By Carlota Sage, guest columnist
In my series so far, we’ve discussed choosing your productivity platform and turning on multi factor authentication (MFA). But in order for MFA to fully protect your email platform, you need to turn off IMAP and POP – both of these bypass MFA when logging into email. Last week, I talked about how to communicate to user that you’re turning on MFA. As with turning on MFA, turning off IMAP and POP needs to be communicated well and well ahead of the turn-off date.
Here are a few things to consider:
Who will likely be affected?
In my experience, the users most likely to be impacted by turning off IMAP and POP are the C-Suite and the Sales and Marketing teams, but anyone using a third-party desktop client, such as Apple’s Mail client, will be affected. It’s much more difficult to get the buy-in to turn off IMAP and POP when your Sales team is convinced they won’t be able to do their job as well and sales will take a dive, or your C-Suite just refuses to learn another email interface.
What’s the best way to communicate this?
That depends on your internal audience. If they’re a group that is resistant to change, make sure this change is a part of your general MFA rollout. If they’re a group that is comfortable with a more fluid environment, it’s okay to roll this change out separately.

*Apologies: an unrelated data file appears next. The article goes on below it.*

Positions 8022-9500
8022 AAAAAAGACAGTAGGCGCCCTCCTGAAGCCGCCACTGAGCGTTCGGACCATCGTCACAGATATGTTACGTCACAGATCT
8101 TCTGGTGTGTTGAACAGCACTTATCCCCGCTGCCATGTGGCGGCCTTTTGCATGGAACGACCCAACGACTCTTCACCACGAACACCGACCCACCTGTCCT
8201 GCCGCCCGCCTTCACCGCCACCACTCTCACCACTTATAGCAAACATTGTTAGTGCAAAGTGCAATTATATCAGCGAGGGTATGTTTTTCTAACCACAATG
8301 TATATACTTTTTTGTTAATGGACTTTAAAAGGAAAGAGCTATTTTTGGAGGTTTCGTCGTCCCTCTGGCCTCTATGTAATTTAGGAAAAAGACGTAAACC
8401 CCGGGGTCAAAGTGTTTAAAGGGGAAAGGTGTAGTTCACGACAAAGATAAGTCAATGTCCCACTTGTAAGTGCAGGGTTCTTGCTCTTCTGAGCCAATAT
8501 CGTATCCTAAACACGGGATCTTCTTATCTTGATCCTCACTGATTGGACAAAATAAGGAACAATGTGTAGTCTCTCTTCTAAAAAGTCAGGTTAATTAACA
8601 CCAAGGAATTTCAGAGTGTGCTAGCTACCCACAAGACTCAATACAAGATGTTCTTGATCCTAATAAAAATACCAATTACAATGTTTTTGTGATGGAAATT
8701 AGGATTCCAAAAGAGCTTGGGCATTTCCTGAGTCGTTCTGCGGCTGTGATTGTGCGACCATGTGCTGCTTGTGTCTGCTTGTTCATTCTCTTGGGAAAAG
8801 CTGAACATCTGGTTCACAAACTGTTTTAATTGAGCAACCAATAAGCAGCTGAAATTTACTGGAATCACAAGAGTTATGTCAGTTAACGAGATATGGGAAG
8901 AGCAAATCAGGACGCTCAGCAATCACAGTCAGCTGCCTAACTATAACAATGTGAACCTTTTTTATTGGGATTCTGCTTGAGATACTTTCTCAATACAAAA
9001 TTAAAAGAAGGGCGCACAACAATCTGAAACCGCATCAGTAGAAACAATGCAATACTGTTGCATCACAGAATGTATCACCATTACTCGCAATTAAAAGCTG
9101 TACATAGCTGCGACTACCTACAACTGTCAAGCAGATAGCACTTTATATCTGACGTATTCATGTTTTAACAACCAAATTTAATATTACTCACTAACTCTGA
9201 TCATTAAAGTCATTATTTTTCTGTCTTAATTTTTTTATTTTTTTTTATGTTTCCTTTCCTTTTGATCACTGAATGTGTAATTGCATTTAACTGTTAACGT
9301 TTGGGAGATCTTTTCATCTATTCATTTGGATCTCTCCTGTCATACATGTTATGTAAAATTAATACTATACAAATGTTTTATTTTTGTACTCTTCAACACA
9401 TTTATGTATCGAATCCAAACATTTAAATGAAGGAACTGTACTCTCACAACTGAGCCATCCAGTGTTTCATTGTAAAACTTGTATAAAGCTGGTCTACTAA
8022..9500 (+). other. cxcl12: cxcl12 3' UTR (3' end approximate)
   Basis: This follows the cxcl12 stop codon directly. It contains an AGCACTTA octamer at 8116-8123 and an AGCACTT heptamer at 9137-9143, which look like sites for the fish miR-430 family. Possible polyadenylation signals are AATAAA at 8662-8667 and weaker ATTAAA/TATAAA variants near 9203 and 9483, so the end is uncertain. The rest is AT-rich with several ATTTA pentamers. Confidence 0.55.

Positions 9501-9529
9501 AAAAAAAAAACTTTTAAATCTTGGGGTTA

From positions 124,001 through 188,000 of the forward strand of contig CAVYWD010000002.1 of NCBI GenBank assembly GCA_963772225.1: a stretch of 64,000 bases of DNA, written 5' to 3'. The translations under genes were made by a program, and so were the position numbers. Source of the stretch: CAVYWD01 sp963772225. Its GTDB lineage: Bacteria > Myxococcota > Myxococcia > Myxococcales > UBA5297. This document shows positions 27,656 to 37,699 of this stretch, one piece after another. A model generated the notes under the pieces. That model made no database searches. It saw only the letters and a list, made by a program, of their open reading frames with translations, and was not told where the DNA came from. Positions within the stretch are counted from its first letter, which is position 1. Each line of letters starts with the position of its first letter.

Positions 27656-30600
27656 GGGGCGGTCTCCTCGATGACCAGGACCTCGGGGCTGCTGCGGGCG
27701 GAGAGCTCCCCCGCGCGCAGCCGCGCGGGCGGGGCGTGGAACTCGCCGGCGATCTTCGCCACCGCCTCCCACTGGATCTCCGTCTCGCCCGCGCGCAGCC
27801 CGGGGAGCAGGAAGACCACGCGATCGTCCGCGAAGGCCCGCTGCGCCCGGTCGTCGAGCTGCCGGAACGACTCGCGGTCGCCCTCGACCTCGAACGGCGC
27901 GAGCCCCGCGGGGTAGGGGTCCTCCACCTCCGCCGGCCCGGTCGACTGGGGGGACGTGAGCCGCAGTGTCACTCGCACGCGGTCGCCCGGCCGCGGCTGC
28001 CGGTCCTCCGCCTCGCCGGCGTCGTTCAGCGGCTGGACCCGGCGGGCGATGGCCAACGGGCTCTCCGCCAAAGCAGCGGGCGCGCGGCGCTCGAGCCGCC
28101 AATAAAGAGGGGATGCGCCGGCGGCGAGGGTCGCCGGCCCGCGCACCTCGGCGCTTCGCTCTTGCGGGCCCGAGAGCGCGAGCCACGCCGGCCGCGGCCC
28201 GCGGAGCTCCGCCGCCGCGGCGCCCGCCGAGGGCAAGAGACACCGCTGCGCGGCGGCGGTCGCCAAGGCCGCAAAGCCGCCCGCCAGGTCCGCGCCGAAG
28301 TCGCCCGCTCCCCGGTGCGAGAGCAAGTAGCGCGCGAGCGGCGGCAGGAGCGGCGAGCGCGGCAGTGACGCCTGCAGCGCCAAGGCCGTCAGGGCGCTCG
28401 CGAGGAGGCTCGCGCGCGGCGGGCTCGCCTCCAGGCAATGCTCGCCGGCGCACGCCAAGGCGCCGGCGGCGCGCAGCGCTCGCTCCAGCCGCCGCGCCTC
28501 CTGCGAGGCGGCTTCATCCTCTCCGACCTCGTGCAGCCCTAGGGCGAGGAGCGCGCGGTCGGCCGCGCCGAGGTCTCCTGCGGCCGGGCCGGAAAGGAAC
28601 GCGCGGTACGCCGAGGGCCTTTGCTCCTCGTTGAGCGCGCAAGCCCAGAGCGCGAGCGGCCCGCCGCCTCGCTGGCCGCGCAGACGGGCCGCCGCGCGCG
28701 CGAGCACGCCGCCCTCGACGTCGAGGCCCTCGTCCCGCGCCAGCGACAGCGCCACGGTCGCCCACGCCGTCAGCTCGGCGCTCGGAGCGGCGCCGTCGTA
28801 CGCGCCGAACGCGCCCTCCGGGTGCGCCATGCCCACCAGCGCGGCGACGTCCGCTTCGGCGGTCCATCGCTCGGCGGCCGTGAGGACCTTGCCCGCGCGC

As for timing, I have my own 3-2-1 rule when it comes to communication – if possible, your communication schedule should have messaging at 3-2-1 months out and 3-2-1 days out. The larger the organization, the more important it is to be constant and consistent with your messaging.
What if I just cannot get buy-in?
If the pushback on this one is really over the top, you can disable IMAP and POP in general and enable it for specific people in both Google Workspace and MS 365. But absolutely do not go this route without creating a risk register or risk memo and having the CEO sign off on it, along with each individual user for whom this is enabled. I cannot overstate the risk associated with bypassing MFA.
Email is critical to your business. Protect it as such.
Even after turning off IMAP and POP, I recommend additional mitigation controls to protect email, especially for MS 365. More importantly, I do not recommend relying on Microsoft tools to protect your 365 instance, but suggest Greathorn, Mimecast, Proofpoint, or some other third-party email security.
Communication is the lifeblood of any company; compromising your email system can give attackers rich insight to everything you do. It’s a very desirable target – protect it accordingly!